Private Information Retrieval

Sennur Ulukus's full lecture at the 2020 European School of Information Theory Stuttgart, Germany


Private information retrieval (PIR) refers to the problem of retrieving a file (a message) out of M messages from N distributed databases in such a way that no individual database can tell which message has been retrieved, hence the name, “private” information retrieval. PIR has originated in the computer science literature in late 1990s and has been revisited by the information theory community recently. Information-theoretic reformulation of the problem defines the “PIR capacity” as the largest number of bits that can be retrieved privately per download, equivalently, the smallest number of downloads needed per bit of privately retrieved information. In this talk, I will describe the problem, summarize break-through results in the history of the problem, and present some recent results. The talk will be self-contained; no prior information is needed.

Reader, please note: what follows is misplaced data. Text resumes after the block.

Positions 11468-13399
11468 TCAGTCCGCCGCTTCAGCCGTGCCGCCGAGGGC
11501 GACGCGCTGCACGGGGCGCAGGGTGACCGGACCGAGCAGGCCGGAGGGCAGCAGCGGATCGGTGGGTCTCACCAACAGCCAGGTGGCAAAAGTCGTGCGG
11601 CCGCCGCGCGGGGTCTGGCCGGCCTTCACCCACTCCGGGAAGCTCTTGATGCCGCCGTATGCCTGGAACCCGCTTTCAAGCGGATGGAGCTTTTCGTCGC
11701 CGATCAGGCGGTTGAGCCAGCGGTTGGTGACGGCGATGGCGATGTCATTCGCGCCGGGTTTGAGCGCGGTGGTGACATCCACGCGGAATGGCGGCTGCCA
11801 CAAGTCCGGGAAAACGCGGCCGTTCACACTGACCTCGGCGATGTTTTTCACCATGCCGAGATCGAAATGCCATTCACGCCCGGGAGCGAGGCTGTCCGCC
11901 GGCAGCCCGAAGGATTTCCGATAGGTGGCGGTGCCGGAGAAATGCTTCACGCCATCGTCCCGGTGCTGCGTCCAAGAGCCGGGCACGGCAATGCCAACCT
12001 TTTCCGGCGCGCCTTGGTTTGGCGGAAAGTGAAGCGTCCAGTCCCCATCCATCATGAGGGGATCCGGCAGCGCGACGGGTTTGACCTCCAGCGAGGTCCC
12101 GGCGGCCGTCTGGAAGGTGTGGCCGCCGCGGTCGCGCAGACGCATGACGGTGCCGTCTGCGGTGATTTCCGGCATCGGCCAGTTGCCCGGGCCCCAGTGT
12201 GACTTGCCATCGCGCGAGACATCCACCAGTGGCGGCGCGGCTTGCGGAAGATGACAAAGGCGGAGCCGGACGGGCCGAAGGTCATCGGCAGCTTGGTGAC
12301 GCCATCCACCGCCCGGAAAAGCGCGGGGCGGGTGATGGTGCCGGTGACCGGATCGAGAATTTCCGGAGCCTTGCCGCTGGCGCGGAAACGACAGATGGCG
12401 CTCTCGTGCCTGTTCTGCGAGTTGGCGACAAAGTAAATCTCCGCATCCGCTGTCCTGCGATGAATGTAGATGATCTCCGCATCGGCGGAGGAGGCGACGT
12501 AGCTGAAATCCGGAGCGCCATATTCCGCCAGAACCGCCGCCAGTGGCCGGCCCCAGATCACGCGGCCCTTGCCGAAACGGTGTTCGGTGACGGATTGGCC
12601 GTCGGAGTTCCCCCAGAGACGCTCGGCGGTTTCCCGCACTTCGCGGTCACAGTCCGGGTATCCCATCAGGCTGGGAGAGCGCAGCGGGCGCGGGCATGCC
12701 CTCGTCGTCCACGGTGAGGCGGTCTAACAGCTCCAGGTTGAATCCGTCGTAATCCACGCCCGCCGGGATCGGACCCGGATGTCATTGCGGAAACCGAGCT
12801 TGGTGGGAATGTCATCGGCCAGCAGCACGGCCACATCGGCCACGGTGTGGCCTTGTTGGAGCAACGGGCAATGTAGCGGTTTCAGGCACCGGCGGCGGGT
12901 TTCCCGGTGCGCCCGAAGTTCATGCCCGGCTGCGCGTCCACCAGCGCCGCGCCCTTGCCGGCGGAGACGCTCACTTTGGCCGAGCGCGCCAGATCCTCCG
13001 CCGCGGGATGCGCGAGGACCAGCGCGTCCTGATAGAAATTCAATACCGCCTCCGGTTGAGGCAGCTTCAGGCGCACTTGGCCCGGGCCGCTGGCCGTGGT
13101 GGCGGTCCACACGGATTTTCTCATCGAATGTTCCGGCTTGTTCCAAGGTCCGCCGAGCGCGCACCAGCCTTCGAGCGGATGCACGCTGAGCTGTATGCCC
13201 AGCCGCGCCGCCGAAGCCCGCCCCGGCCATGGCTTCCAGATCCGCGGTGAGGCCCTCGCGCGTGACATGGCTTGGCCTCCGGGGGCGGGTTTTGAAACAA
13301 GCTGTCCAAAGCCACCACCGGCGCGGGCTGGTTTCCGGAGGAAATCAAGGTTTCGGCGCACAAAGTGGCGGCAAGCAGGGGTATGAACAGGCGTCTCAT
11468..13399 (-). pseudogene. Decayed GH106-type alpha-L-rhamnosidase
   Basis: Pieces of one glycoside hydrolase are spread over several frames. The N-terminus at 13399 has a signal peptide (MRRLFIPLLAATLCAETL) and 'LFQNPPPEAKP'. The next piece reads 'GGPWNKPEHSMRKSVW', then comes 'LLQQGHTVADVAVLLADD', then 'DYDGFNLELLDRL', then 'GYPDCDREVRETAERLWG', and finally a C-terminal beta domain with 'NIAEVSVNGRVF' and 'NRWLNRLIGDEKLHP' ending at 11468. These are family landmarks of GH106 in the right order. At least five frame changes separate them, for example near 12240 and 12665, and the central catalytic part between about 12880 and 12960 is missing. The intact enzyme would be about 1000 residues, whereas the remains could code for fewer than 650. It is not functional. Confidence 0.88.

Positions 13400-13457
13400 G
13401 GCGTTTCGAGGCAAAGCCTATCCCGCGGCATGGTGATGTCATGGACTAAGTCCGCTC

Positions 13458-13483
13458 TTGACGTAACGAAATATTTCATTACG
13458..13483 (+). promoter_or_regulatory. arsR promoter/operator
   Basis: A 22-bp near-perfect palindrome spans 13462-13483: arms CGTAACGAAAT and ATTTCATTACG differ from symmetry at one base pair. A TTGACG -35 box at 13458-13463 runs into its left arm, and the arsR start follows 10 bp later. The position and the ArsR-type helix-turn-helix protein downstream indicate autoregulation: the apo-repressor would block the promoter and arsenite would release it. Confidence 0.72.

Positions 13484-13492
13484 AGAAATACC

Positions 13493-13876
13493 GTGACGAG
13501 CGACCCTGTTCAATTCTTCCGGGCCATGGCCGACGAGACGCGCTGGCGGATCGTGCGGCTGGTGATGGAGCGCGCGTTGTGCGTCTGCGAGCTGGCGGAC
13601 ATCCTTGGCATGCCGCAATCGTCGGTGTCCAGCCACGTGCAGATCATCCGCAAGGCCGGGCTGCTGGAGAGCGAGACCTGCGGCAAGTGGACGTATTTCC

Sennur Ulukus is a Professor of  Electrical and Computer Engineering  at the  University of Maryland  at College Park, where she also holds a joint appointment with the  Institute for Systems Research (ISR) . Prior to joining UMD, she was a Senior Technical Staff Member at  AT&T Labs-Research . She received her Ph.D. degree in Electrical and Computer Engineering from  Wireless Information Network Laboratory (WINLAB) ,  Rutgers University , and B.S. and M.S. degrees in Electrical and Electronics Engineering from  Bilkent University . Her research interests are in wireless communications, information theory, signal processing, and networks, with recent focus on private information retrieval, timely status updates over networks, energy harvesting communications, information theoretic physical layer security, and wireless energy and information transfer. Dr. Ulukus is a fellow of the IEEE, and a  Distinguished Scholar-Teacher  of the University of Maryland. She received the 2003  IEEE Marconi Prize Paper Award in Wireless Communications , an 2005 NSF CAREER Award, the 2010-2011 ISR Outstanding Systems Engineering Faculty Award, and the 2012 ECE George Corcoran Education Award. She is a  Distinguished Lecturer of the Infomation Theory Society  for 2018-2019. She is on the Editorial Board of the IEEE Transactions on Green Communications and Networking since 2016. She was an Editor for the IEEE Journal on Selected Areas in Communications–Series on Green Communications and Networking (2015-2016), IEEE Transactions on Information Theory (2007-2010), and IEEE Transactions on Communications (2003-2007). She was a Guest Editor for the IEEE Journal on Selected Areas in Communications (2015 and 2008), Journal of Communications and Networks (2012), and IEEE Transactions on Information Theory (2011). She was a general TPC co-chair of  2017 IEEE ISIT ,  2016 IEEE Globecom ,  2014 IEEE PIMRC , and 2011 IEEE CTW .